Interview Questions to Ask if You Want to Avoid Hiring Mistakes

We do interviews because job applications and CVs come in such weird and wonderful varieties that you need a reliable way of getting the information required. It also works the other way round: applicants get to meet you and experience the work environment and culture. Interviews are generally a win-win if you choose the right format.

Forget Game Shows and “Killer” Interview Questions

TV shows like The Apprentice are entertainment and nothing more, and they’re not something you should try to copy. Aggressive interview techniques and bullying have no place in business. A bad experience could mean that candidates will be less likely to buy your goods and services.

Avoid witty brain teasers and trick questions like, “Would you rather fight one horse-sized duck, or 100 duck-sized horses?” or “What animal best represents you?” They’re annoying and useless, and only demonstrate a specific skill that can be practised, nothing more. I bet there’s even a book on how to give killer answers to these silly questions!

Using these sorts of tricks only makes the interview seem even more false than it already is, and can come across as patronising because they’re there to show how clever the interviewer is compared to the candidate. Often the impression given is the opposite – the candidate comes away thinking the interviewer and the company are complete clowns!

Avoid Competency Interviews

In simple terms, competency interviews require you to come up with questions that uncover a desired characteristic. The issue I have with competency-based questions is that they’re hard to frame correctly and can “lead the witness”. They encourage bland responses that don’t show the whole journey a candidate has been on.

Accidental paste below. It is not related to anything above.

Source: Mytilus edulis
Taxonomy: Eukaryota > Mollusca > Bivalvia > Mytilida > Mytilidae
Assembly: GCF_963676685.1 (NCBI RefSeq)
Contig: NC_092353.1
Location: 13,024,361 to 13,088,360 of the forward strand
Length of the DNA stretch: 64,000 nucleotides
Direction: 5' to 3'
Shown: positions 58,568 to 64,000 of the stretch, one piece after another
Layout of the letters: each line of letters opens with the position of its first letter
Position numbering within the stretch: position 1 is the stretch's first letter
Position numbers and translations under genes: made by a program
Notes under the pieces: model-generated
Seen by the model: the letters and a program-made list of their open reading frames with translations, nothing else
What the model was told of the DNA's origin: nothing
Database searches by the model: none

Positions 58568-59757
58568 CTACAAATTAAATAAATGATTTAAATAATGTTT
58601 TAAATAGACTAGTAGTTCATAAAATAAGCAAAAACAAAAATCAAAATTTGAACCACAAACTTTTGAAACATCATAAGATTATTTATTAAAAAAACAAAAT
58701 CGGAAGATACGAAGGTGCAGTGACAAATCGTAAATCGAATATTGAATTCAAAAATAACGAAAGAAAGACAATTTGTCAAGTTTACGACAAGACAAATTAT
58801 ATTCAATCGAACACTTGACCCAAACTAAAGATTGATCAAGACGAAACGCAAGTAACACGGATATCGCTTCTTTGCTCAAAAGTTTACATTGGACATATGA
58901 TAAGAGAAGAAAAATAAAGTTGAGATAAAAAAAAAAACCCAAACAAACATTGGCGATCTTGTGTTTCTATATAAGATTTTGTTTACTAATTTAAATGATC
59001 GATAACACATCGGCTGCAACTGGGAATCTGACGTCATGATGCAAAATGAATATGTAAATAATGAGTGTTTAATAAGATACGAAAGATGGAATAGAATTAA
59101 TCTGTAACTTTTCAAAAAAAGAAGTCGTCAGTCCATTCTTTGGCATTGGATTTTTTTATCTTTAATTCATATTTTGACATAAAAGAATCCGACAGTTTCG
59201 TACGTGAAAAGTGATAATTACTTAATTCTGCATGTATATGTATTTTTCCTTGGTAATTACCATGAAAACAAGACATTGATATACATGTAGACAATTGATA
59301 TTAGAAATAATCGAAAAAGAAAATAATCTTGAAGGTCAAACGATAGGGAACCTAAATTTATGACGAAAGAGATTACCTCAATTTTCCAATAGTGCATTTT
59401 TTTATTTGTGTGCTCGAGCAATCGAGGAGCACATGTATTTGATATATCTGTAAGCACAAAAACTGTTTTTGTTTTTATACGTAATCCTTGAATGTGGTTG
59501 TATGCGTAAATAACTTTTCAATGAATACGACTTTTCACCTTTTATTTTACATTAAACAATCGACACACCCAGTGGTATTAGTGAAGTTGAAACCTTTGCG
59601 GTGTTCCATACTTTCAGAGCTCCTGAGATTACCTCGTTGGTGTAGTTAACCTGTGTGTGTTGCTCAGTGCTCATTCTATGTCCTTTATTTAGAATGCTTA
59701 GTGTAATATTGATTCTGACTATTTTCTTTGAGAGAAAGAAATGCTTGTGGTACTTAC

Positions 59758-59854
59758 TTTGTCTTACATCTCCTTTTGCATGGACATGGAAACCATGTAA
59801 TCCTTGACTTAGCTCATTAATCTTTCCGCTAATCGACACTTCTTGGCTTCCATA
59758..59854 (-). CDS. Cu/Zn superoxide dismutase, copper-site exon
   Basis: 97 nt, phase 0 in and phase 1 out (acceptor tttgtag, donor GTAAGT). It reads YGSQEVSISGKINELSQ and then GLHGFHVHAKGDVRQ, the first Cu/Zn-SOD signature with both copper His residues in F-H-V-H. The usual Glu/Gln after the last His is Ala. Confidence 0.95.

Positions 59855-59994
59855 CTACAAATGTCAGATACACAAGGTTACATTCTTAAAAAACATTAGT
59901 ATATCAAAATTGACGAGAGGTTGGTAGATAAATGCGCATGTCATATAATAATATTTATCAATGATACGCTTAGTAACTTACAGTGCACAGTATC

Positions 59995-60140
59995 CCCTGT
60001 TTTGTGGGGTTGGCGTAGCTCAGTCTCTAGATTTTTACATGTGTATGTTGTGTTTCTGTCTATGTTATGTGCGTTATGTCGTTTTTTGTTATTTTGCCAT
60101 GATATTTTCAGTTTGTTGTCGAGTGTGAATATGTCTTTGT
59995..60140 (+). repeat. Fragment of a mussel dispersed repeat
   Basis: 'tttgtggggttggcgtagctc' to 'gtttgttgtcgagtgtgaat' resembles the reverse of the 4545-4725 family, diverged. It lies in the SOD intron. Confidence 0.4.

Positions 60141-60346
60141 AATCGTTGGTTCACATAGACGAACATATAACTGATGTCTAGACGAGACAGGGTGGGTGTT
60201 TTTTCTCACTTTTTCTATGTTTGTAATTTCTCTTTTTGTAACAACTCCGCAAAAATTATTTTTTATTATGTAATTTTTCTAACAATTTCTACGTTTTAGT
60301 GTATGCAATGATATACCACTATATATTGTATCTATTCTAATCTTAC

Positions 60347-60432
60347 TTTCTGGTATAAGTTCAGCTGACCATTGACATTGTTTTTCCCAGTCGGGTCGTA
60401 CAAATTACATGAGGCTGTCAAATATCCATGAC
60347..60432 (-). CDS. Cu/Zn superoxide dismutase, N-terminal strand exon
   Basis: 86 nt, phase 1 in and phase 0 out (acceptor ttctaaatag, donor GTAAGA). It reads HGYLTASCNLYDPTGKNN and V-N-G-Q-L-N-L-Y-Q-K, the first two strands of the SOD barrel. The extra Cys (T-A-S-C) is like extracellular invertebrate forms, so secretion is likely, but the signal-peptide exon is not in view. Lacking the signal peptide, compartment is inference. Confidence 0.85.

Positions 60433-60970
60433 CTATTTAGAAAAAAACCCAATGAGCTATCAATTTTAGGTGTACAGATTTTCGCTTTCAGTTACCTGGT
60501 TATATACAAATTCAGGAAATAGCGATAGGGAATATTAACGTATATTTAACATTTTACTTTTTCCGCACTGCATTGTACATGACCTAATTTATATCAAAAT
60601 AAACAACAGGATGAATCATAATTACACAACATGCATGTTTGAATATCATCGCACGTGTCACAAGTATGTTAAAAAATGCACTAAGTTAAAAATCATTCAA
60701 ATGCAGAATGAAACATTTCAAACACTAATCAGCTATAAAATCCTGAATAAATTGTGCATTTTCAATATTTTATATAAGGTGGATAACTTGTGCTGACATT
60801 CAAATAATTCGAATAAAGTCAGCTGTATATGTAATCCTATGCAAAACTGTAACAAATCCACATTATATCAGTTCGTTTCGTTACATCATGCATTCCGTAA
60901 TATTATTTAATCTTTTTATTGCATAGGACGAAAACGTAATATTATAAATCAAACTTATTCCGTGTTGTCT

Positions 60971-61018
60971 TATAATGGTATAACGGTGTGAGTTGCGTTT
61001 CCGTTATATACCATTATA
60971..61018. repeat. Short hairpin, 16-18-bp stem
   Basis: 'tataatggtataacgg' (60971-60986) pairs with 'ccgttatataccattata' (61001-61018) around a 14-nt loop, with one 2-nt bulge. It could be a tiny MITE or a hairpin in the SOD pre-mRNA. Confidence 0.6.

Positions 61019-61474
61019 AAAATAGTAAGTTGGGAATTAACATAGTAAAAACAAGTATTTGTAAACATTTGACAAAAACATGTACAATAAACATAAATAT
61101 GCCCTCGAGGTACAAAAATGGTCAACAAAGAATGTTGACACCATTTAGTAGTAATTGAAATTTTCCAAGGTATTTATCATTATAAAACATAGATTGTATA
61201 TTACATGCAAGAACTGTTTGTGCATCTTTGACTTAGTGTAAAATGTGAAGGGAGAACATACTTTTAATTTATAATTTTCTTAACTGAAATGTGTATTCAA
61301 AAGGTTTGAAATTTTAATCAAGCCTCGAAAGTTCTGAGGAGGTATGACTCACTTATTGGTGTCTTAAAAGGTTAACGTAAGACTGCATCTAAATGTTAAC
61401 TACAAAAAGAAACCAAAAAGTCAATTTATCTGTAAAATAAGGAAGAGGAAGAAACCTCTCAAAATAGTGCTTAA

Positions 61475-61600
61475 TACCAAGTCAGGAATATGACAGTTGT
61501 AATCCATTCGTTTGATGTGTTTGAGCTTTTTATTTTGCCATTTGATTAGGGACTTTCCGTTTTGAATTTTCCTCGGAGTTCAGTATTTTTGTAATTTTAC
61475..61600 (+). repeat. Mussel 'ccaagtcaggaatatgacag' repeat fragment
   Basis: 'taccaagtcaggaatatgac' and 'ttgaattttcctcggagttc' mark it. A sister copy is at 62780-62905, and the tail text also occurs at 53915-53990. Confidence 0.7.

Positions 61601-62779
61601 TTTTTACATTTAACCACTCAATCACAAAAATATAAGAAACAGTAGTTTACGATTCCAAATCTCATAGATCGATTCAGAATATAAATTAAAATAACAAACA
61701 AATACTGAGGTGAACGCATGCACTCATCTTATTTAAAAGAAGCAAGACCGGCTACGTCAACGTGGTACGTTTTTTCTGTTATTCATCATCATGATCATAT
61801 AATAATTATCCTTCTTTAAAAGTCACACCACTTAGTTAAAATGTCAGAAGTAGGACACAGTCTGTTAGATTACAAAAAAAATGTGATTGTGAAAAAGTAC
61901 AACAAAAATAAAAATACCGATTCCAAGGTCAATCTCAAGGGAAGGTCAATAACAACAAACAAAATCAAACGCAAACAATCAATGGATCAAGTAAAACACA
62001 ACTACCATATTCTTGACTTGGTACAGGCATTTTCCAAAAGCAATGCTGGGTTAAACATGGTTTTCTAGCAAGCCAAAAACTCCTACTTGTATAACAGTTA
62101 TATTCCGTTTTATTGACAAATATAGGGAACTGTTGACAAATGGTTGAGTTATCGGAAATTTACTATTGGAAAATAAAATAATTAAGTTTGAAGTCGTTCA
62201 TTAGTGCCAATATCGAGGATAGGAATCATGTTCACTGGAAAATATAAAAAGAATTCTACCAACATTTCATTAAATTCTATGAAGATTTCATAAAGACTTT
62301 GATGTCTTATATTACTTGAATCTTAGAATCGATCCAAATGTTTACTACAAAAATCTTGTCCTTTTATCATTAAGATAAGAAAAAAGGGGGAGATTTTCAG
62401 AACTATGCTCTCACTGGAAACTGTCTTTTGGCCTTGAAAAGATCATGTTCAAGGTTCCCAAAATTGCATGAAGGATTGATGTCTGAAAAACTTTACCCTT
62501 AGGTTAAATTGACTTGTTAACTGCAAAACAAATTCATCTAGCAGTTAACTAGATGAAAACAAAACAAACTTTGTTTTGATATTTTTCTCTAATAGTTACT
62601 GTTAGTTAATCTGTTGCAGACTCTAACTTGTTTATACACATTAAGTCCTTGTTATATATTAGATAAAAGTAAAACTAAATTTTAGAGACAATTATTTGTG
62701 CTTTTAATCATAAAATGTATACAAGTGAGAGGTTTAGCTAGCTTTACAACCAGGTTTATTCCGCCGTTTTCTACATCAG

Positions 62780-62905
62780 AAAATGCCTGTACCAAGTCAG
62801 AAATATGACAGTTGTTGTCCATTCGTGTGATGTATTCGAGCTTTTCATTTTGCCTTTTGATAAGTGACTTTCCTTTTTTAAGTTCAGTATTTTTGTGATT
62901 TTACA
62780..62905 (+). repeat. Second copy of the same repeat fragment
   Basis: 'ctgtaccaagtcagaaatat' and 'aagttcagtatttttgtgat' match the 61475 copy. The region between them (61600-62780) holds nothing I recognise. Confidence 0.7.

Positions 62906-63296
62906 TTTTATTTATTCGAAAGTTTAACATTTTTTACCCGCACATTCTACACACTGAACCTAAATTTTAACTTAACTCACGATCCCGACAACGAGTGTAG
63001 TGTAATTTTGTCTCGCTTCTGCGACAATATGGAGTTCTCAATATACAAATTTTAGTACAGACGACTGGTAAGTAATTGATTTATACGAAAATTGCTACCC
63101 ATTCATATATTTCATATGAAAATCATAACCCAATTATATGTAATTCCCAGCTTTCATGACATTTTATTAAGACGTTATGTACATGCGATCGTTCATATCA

Don’t misunderstand me: competency interviews can be useful if you ask the candidate to explain a situation they were in, what action they took and what the result was. For example, “Please tell me when something didn’t go well, what you did and what you learnt from that?”

You need to frame questions correctly, but interviewers often ask about simple situations without further explanation. For example, asking, “Give me two examples when you’ve been creative” won’t tell you much – I’d be worried if a candidate couldn’t! In answering, all they’ve done is remembered two examples when prompted. This doesn’t mean that they’re a creative person. If you asked my kids to give an example of a time when they cleaned their room, I’m sure they could – and you might conclude from this they’re very neat and tidy. But what they won’t tell you is that I was usually standing in the doorway, nagging them not to just shove everything in their wardrobes and confiscated their phones until I was satisfied! They’ve given you personal, specific evidence, not the bigger picture.

Crucially, context is often missing. The surest way to identify a candidate’s real behaviour is to spot the following:

  • Trends, such as salary always going up; consistent promotion; consistent personal accomplishments because they’re a Great Performer.
  • Patterns, such as being constantly overlooked for career progression or frequently leaving jobs due to redundancy.

To uncover trends and patterns, I recommend you use a Structured Interview.

Don’t ‘Wing It’

The worst thing you can do is fail to prepare.